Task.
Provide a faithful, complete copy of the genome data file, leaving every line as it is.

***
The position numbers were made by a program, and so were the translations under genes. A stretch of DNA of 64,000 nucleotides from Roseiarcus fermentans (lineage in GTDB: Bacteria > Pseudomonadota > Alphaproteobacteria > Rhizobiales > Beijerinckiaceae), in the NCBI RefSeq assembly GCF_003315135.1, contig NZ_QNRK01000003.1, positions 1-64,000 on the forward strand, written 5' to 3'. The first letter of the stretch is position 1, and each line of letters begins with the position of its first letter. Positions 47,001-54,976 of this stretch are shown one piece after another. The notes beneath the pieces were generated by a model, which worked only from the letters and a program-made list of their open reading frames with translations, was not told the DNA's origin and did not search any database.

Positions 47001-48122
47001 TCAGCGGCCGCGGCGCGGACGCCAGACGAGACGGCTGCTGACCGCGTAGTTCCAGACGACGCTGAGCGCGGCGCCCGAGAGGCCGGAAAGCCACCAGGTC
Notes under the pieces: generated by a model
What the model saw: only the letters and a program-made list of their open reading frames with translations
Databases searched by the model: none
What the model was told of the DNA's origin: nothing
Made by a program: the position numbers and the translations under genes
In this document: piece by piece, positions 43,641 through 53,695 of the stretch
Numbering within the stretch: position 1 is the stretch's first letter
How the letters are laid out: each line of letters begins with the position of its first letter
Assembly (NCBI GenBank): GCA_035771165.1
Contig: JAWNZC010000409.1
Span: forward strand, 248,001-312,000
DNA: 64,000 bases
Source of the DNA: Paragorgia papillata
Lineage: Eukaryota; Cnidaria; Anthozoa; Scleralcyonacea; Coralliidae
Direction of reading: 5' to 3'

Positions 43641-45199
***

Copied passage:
The position numbers were made by a program, and so were the translations under genes. A stretch of DNA of 64,000 nucleotides from Roseiarcus fermentans (lineage in GTDB: Bacteria > Pseudomonadota > Alphaproteobacteria > Rhizobiales > Beijerinckiaceae), in the NCBI RefSeq assembly GCF_003315135.1, contig NZ_QNRK01000003.1, positions 1-64,000 on the forward strand, written 5' to 3'. The first letter of the stretch is position 1, and each line of letters begins with the position of its first letter. Positions 47,001-54,976 of this stretch are shown one piece after another. The notes beneath the pieces were generated by a model, which worked only from the letters and a program-made list of their open reading frames with translations, was not told the DNA's origin and did not search any database.

Positions 47001-48122
47001 TCAGCGGCCGCGGCGCGGACGCCAGACGAGACGGCTGCTGACCGCGTAGTTCCAGACGACGCTGAGCGCGGCGCCCGAGAGGCCGGAAAGCCACCAGGTC
Notes under the pieces: generated by a model
What the model saw: only the letters and a program-made list of their open reading frames with translations
Databases searched by the model: none
What the model was told of the DNA's origin: nothing
Made by a program: the position numbers and the translations under genes
In this document: piece by piece, positions 43,641 through 53,695 of the stretch
Numbering within the stretch: position 1 is the stretch's first letter
How the letters are laid out: each line of letters begins with the position of its first letter
Assembly (NCBI GenBank): GCA_035771165.1
Contig: JAWNZC010000409.1
Span: forward strand, 248,001-312,000
DNA: 64,000 bases
Source of the DNA: Paragorgia papillata
Lineage: Eukaryota; Cnidaria; Anthozoa; Scleralcyonacea; Coralliidae
Direction of reading: 5' to 3'

Positions 43641-45199